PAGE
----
I've seen a lot of faces that I can't forget. No, I'm not talking about being in love, as The Beatles lyrics might imply.
Instead, I may be a super-recogniser, meaning that other peoples' faces get strangely seared into my brain – even those of complete strangers. It's not that I necessarily want to remember them – I just can't seem to help it.
And I'm not alone. Josh P. Davis, a psychology professor at the University of Greenwich in England who studies the phenomenon, told Yahoo Health that he estimates some 1 percent of the population could qualify as super-recognisers.
Keep in mind, Davis notes: "If you do very well then you may be a super-recogniser." If you want to know for sure, then you can inquire with his team about additional testing.
A 'creepy' ability
In 2009, a team of neuroscientists from Harvard did one of the first studies of super-recognisers. In it, they looked at just four people who claimed to have an unusually good ability to recognise faces.
All four subjects told the researchers about instances when they'd recognised practical strangers: family members they hadn't seen for decades or actors they'd glimpsed once in an ad and then seen again in a movie. They felt like there was something wrong with them.
One of the people in the study told the researchers that she tried to hide her ability and "pretend that I don't remember [people] ... because it seems like I stalk them, or that they mean more to me than they do".
What the researchers wanted to know, then, was if there were more super-recognisers out there. So they came up with a series of tests – like this one – designed to find out if other people had their subjects' uncanny abilities. Sure enough, they found a few more super-recognisers.
But they still haven't found very many. All of the studies of super-recognisers to date are based on tiny samples of people – anywhere from just two individuals to a half-dozen people. For that reason, it's tough to draw too many definitive conclusions about the ability.
Still, some police units in the UK are using people with the ability – many of whom Davis has tested personally – to help identify suspects from crime scenes.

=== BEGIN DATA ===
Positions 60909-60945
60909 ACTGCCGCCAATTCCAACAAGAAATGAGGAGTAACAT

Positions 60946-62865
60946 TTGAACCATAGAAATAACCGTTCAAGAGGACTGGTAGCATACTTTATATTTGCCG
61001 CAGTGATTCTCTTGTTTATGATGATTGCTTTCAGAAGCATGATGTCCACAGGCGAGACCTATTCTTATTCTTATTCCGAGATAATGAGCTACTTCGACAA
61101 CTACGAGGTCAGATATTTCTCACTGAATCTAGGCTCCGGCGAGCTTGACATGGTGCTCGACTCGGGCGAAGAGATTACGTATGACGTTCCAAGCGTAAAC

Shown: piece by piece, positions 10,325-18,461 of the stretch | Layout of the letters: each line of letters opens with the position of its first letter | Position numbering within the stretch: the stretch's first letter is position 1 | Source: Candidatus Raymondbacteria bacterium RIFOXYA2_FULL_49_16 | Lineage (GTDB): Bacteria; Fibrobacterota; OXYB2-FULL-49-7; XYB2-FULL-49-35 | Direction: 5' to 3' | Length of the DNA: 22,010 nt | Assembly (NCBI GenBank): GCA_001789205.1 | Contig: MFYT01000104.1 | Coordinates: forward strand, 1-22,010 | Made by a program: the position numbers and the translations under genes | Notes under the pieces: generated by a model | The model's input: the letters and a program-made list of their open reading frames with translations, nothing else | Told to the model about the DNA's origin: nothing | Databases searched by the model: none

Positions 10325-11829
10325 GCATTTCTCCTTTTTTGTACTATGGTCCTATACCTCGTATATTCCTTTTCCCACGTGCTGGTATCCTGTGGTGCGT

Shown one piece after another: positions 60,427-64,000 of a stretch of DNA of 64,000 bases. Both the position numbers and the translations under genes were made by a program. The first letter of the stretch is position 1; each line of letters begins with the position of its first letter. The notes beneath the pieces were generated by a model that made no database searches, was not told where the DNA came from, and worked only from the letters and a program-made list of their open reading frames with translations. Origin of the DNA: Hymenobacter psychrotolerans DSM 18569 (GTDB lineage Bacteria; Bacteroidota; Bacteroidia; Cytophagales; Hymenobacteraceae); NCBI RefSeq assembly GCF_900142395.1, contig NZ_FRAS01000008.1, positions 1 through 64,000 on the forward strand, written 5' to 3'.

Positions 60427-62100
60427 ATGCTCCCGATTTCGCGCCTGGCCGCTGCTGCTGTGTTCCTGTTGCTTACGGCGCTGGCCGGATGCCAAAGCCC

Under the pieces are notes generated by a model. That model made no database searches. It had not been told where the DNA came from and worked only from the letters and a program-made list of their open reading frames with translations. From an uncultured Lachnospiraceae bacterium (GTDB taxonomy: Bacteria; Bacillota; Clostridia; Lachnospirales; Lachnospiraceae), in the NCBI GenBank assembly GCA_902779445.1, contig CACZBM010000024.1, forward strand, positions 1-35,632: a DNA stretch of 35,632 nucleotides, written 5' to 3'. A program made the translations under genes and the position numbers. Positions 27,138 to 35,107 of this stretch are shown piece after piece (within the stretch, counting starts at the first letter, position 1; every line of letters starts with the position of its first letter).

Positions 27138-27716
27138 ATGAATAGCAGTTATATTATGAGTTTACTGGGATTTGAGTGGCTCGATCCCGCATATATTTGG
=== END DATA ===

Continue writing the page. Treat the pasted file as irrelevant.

Research suggests that super-recognising is fundamentally different from memory, and isn't a skill that can be sharpened with training, like some aspects of traditional memorisation can.
In a recent study in the journal PLOS ONE, researchers studied two so-called memory champions – people who'd competed extensively in memory contests and had even achieved recognition in the Guinness World Book of Records for their memorisation abilities.
When they studied their face-recognition abilities, the memory champs' skills were merely average.
"These findings lend support to the idea that face processing abilities are at least to a certain extent hard-wired," the researchers wrote in their paper.
There's something special about faces
In the 1990s, researchers identified a region of the brain called the fusiform face area (FFA) that is thought to play a key role in our ability to identify a face.
Some people with damage to that region experience a condition that is essentially the opposite of super-recognising, called prosopagnosia or face blindness. Others appear to be born with it.
People with prosopagnosia have difficulties recognising familiar faces – even, sometimes, their own. Neurologist and writer Oliver Sacks was a famous prosopagnosia sufferer, and wrote about his condition in the book The Mind's Eye.
"I am much better at recognising my neighbours' dogs (they have characteristic shapes and colours) than my neighbours themselves," Sacks wrote.
This article was originally published by Business Insider.
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